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Body and Mind

I have a sweet tooth. Implicitly usually I am most looking forward to evening time after dinner when I can have dessert. Ice cream. Or cake. Some pie. Or chocolate. If I don’t have it, I feel like a soccer ball deflating. As if the telos for the day has been frustrated. When I skip having dessert for a day or two, I get antsy, easily annoyed, irritable. The usual withdrawal symptoms of any addictions.

I am going to try something for the next month. I will give up sweets. No chocolate. No donuts put out in the kitchen in the office. No after dinner ice cream.

One motivation is to improve my health. With the imminent arrival of my baby girl, I would like to take better care of myself. I even went to the doctor for the first time in many years for a physical, something I have avoided due to an anxiety I seem to have acquired from a childhood trauma of when my father had a heart attack. When I told the doctor of my impending parenthood, she nodded understandingly, indicating that it was common for parents to be to acquire new motivation to be healthier.

Another motivation is spiritual. Since I was in college, I have had, I now see, a very intellectual and abstract sense of philosophy and spirituality. As if these were mainly mental activities – something I strive for with my mind, far removed from how I take care of my body or cultivate habits of life. This was my attitude even when I was writing my PhD on embodied cognition and the essentially bodily nature of human consciousness.

This was of course reenforced by academic philosophy. Many of my colleagues took better care of themselves physically than I did. Running, biking, hiking, going to gym. But naturally all this physical activity was seen as outside the domain of philosophy. A life style choice matter but far removed from the work of thinking about the nature of consciousness or justice.

Certainly philosophy arguments don’t turn on the physical health of the people debating. But is being a reflective person improved by one’s ability to with stand addictions such as eating sweets?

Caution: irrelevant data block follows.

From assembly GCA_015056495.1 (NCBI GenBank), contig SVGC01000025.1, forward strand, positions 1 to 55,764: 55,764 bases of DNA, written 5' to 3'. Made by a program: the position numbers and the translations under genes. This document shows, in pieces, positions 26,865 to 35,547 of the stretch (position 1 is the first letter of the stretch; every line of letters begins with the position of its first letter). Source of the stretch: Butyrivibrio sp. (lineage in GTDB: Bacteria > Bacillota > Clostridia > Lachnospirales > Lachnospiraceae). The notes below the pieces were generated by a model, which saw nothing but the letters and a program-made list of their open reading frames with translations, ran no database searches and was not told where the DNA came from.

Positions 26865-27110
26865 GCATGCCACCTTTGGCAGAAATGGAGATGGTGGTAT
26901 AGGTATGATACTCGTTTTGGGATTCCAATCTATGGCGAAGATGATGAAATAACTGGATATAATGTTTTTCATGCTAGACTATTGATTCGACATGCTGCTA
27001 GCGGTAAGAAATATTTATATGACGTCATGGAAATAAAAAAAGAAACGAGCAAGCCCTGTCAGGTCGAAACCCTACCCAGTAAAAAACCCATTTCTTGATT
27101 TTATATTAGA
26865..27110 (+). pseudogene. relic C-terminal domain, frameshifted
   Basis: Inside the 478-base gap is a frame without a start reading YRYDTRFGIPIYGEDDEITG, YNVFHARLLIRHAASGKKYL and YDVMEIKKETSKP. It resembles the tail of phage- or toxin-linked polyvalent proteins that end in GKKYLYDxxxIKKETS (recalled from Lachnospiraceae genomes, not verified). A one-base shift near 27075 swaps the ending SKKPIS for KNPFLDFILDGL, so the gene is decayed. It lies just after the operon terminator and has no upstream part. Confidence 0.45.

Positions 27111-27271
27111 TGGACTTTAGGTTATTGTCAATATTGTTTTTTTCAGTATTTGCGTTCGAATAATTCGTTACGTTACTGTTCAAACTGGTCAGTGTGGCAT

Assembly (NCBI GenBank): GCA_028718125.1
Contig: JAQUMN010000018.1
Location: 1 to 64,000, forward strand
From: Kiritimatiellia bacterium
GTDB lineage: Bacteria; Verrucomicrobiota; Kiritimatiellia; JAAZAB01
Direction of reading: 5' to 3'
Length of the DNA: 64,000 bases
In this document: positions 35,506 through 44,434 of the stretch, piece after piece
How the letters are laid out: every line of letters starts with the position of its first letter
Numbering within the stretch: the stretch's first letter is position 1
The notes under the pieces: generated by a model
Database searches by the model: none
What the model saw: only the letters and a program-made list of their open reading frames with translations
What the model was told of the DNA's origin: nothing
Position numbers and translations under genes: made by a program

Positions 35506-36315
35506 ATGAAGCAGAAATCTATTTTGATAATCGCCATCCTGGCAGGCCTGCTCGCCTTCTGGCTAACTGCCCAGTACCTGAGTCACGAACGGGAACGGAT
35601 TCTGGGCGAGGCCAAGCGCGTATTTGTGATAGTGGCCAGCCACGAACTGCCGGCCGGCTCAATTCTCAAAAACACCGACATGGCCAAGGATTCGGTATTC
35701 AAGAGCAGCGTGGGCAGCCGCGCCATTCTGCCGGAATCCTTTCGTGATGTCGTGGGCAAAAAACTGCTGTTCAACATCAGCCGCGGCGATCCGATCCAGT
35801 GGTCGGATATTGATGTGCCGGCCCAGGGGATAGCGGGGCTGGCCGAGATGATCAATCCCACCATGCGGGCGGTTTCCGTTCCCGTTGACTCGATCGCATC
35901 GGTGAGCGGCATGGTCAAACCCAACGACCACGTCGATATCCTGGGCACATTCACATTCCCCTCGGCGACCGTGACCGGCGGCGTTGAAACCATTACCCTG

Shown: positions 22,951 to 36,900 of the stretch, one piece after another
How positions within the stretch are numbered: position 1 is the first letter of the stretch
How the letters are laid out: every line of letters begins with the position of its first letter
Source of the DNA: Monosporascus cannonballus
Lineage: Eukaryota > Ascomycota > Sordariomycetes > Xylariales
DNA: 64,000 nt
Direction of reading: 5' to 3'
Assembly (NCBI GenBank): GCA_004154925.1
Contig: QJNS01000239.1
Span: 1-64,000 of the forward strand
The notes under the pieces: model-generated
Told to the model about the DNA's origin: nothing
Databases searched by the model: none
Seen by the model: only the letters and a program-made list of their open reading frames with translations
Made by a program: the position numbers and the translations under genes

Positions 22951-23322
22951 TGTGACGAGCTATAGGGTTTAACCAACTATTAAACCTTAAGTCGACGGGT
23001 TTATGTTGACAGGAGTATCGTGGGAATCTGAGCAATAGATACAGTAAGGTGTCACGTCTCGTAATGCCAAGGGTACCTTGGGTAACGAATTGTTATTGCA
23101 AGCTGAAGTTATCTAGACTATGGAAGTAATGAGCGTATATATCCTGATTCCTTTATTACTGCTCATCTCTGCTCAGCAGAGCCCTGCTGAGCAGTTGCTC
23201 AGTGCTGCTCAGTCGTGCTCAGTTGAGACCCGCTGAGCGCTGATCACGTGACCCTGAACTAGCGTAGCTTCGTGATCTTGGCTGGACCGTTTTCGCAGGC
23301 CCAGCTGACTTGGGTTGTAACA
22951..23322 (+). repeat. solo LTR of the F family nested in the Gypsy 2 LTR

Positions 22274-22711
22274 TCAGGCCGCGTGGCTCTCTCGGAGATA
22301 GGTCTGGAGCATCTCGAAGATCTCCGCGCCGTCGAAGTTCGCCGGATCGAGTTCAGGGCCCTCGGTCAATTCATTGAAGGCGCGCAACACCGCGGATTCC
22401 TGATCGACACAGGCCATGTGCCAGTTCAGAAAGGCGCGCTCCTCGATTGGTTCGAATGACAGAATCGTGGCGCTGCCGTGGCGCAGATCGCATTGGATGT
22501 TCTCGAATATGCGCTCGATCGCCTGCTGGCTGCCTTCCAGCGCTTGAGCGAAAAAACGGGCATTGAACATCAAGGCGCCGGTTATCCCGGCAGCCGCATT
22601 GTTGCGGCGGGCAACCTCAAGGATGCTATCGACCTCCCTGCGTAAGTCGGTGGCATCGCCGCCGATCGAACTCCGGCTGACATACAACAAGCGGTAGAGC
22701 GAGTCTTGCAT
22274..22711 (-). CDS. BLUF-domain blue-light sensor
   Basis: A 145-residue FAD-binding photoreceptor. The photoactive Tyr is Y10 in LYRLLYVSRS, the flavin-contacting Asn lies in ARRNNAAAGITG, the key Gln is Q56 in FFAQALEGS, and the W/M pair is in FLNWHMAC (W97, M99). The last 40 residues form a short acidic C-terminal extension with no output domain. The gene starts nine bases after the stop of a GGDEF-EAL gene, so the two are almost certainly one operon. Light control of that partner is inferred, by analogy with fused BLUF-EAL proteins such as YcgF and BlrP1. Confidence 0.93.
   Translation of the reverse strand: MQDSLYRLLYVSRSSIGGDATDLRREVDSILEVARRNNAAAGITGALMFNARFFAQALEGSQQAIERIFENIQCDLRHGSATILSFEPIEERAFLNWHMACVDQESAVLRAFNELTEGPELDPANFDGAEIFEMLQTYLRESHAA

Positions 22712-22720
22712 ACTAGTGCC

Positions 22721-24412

I think so.

Now I am thinking that if I can control my urges and not give into my physical cravings, then it will improve not just my health, but also my ability to think more clearly. That the urges for sweets is like a covering over my eyes which makes me see the world through a kind of haze. No different in principle than if I were addicted to alcohol, drugs or sex.

This is of course an ancient idea: resisting the body, indeed even starving it a little, is a way to heighten one’s higher mental states. I think this is right.

For too long I have thought just with my mind. Now I want to think with my whole being, including my body. To enable that, I have to take better care of my body and take care of how I treat it.

What will my awareness be like if I can resist sweets for a month? I intend to find out.

Stress

Stress is discord between expectation and reality.

By instinct, we respond to stress by trying to change reality. If the world or others don’t confirm to my expectations, then I will make them conform. I will remove the discord by aligning reality with my expectation.

This instinct is pervasive. Deep seated. And often largely unconscious.

It also perpetuates stress. The more I try to make reality conform to my expectations, the more the discord increases. More stress rises.

The other extreme is to try to give up expectations altogether. A forced resignation to reality.

But this too leads to stress. Giving up expectations becomes an expectation, which conflicts with the reality of being unable to give up all expectations.